Results tagged ‘ Otesaga Resort Hotel ’
By Samantha Carr
Despite playing his entire 16-year career in Boston with the Red Sox, Hall of Famer Jim Rice grew up in Anderson, S.C. – and is more accustomed to the quiet life in the South.
So this week’s trip to Cooperstown proved the perfect mini-vacation for the Class of 2009 Hall of Famer.
“It is a great time of the year to come to Cooperstown because it is laid back,” Rice said Tuesday before the 28th Annual Otesaga Hotel Seniors Open and Pro-Am Golf Tournament at Leatherstocking Golf Course in Cooperstown. “It’s not as fast-paced as Induction Weekend. You can come here and play a round of golf.”
Rice is serving as the celebrity host for the Pro-Am, while top pros from around the country will compete in the Seniors Open, which runs Wednesday through Friday, Sept. 8-10. The Seniors Open continues to be known as one of the country’s premier non-PGA tournaments.
“I played here two or three times when I was with the Red Sox,” said Rice, who also played the course during Hall of Fame Weekend 2009, when he received his bronze plaque.
Proceeds from the traditional post-Labor Day event benefit Pathfinder Village, located in nearby Edmeston, a residential community dedicated to children and adults with Down syndrome.
“I went to visit Pathfinder Village yesterday,” said Rice. “We were talking about Down syndrome, but there is no ‘down’ syndrome. There is no worry. All they want is love. They are baseball fans and NASCAR fans. They just want to blend in.”
Pathfinder Village opened in 1980 with seven homes and a school. Since then, the Village has added more homes and programs, all with the goal of providing fulfillment for those who have Down syndrome.
“It is more of an adult situation,” said Rice. “The residents cook and clean and have responsibilities and really learn to be apart of society in their own environment. What they are doing over there is outstanding. I think if you go over there you will really appreciate what this tournament is all about.”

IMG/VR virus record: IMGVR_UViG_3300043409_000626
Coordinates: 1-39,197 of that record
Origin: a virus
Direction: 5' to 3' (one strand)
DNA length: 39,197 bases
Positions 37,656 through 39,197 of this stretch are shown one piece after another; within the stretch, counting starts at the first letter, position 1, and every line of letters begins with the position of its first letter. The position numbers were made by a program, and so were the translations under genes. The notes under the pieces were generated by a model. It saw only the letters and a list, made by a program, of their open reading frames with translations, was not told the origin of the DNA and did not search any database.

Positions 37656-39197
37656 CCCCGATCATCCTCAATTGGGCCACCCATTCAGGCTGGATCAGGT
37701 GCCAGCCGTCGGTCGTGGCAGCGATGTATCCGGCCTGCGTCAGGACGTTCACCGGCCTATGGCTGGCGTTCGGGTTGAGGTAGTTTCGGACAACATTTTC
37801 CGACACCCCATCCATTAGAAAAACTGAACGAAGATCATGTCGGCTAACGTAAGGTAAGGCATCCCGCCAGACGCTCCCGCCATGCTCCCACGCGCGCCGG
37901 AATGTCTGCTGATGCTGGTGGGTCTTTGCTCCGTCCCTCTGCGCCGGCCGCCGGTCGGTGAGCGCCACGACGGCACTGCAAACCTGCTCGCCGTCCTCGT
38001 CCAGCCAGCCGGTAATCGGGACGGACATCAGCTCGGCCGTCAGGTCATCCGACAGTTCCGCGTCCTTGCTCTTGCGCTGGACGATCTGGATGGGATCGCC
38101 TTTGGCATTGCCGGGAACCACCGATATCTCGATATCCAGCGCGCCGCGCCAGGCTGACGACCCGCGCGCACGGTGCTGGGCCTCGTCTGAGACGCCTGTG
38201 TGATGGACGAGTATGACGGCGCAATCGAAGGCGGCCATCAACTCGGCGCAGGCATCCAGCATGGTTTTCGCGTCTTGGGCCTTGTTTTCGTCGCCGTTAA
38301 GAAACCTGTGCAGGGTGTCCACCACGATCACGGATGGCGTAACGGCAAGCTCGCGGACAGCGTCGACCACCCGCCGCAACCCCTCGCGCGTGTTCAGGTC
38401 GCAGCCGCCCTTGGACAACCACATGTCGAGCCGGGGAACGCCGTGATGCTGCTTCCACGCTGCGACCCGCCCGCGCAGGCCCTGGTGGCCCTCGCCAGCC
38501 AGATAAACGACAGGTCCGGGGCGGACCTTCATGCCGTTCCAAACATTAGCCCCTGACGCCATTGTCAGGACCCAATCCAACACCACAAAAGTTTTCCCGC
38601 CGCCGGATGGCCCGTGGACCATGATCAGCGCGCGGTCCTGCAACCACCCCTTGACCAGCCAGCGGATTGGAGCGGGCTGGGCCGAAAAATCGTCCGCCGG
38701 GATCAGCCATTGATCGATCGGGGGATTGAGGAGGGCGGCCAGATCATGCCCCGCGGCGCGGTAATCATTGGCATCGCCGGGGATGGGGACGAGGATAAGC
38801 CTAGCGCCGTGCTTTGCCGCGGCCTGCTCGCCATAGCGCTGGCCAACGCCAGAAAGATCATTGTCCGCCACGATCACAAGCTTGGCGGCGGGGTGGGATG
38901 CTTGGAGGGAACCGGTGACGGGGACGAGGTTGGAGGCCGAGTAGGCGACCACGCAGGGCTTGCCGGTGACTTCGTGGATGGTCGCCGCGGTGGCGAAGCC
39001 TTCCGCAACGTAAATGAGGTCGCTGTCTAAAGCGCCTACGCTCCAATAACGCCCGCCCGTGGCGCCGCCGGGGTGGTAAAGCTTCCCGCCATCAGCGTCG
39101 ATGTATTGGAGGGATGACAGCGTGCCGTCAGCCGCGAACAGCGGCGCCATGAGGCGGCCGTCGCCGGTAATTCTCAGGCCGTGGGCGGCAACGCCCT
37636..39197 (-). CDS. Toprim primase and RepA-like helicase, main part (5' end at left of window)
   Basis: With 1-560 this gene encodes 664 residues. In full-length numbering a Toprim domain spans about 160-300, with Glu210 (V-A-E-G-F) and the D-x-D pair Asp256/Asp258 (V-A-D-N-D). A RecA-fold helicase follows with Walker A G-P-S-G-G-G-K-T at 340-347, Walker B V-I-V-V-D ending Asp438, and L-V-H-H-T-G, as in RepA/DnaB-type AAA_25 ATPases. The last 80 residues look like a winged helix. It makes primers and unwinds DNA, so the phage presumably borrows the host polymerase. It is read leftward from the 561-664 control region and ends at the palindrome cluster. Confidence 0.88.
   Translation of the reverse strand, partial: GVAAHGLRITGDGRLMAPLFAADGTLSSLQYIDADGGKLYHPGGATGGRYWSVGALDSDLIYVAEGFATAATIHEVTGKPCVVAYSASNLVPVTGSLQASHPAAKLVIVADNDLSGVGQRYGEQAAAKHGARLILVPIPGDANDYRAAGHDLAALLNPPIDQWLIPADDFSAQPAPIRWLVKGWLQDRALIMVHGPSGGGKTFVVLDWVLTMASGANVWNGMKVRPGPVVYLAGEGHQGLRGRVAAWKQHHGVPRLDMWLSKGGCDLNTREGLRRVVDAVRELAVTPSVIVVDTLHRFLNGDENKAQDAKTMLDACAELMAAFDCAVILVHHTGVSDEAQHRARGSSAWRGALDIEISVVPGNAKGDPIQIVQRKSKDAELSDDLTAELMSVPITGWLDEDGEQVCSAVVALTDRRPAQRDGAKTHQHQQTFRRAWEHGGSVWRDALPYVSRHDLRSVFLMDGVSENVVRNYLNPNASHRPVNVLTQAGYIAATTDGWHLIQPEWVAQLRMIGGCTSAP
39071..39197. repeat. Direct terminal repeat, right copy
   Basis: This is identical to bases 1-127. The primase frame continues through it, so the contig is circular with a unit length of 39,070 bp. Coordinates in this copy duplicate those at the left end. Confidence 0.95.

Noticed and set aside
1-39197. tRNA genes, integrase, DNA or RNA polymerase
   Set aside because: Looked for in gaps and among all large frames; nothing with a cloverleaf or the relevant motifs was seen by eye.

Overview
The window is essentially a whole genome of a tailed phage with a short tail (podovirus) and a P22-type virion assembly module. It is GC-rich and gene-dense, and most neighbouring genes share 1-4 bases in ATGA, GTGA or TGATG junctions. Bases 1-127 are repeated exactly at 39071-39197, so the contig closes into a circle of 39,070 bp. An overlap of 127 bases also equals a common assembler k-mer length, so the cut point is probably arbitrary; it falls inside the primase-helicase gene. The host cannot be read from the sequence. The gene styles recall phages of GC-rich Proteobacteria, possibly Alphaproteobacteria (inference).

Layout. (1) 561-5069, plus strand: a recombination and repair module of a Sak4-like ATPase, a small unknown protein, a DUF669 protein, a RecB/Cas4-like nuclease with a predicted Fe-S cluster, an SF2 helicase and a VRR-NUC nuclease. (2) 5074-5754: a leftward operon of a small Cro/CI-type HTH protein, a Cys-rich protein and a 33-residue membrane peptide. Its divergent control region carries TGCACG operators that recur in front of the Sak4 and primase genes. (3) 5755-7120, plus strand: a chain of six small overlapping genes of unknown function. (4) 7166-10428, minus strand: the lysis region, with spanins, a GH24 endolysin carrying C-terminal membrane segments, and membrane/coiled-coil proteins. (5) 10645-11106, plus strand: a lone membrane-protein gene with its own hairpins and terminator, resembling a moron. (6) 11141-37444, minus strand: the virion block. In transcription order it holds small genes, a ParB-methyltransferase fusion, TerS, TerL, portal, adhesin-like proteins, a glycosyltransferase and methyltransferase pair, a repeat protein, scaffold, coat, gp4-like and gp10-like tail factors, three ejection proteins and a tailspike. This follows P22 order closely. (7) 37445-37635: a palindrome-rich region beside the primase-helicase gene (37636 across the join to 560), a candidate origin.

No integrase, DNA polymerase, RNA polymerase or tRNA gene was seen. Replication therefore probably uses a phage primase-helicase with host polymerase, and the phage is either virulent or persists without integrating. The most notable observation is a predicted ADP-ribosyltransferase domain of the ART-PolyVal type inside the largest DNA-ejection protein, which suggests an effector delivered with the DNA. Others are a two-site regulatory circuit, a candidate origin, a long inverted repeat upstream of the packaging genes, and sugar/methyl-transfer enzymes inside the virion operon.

Samantha Carr is the manager of web and digital media for the National Baseball Hall of Fame and Museum.
By Jeff Idelson
Another Hall of Fame Weekend is in the books and by all accounts, it was a rousing success. Our staff was well prepared and ready to assure that each and every guest – from the returning Hall of Famers to the invited guests to the 21,000 fans who support the game we all love so much by attending the Induction – had the best possible experience possible.
Each year our staff agrees to control everything we can to assure success and be as prepared as humanly possible for elements we can’t. For the past five or six years, the weather patterns have been suspect and we have yet to have a completely dry four consecutive days of Hall of Fame Weekend.
A few years ago, I was sitting on the back porch of the Otesaga on Friday morning of Hall of Fame Weekend in rocking chairs with Yogi Berra. He looked at me and said, “Hey Jeff, how come it rains a little bit on Hall of Fame Weekend all the time?” I explained Cooperstown is nestled between two mountain ranges – the Catskills and Adirondacks – and situated at the base of nine mile-long Otesgo Lake, making weather somewhat unpredictable. “Why don’t you move Hall of Fame Weekend to a different one when it’s not raining?” he said. I scratched my head, had a sip of coffee, and scratched my head again. End of conversation.
Mother Nature has a pretty good streak of being kind to us. Sure, we get some serious snow in the winter and spring can be cool. But when the chips are down (Hall of Fame Weekend), she is as interested in seeing the stars shine as much as we do. We’ve not had to move ceremony inside since 1990.
This year, it rained most of Friday, but Mother Nature gave us windows of decent weather when it mattered most, allowing us to stage our two Doubleday Field events – Play Ball with Ozzie Smith in the morning, and our Legends for Youth Skills Clinic.
Saturday was beautiful all day – cool and dry. The Hall of Fame golf tournament proceeded seamlessly, the annual New York-Penn League game was played without a hint of delay, and fans could leisurely walk Main Street and enjoy all the village of Cooperstown has to offer. It sprinkled for just a few minutes before our version of Hollywood’s Walk of Fame – the annual Red Carpet Ceremony where the game’s living legends arrive at the Hall of Fame by trolley for an evening reception.
Sunday, on the other hand, was dicey, as rain clouds threatened from the minute I woke at 7 a.m. By 11 a.m, we were monitoring Doppler Radar and beginning to run through the various “what if” scenarios.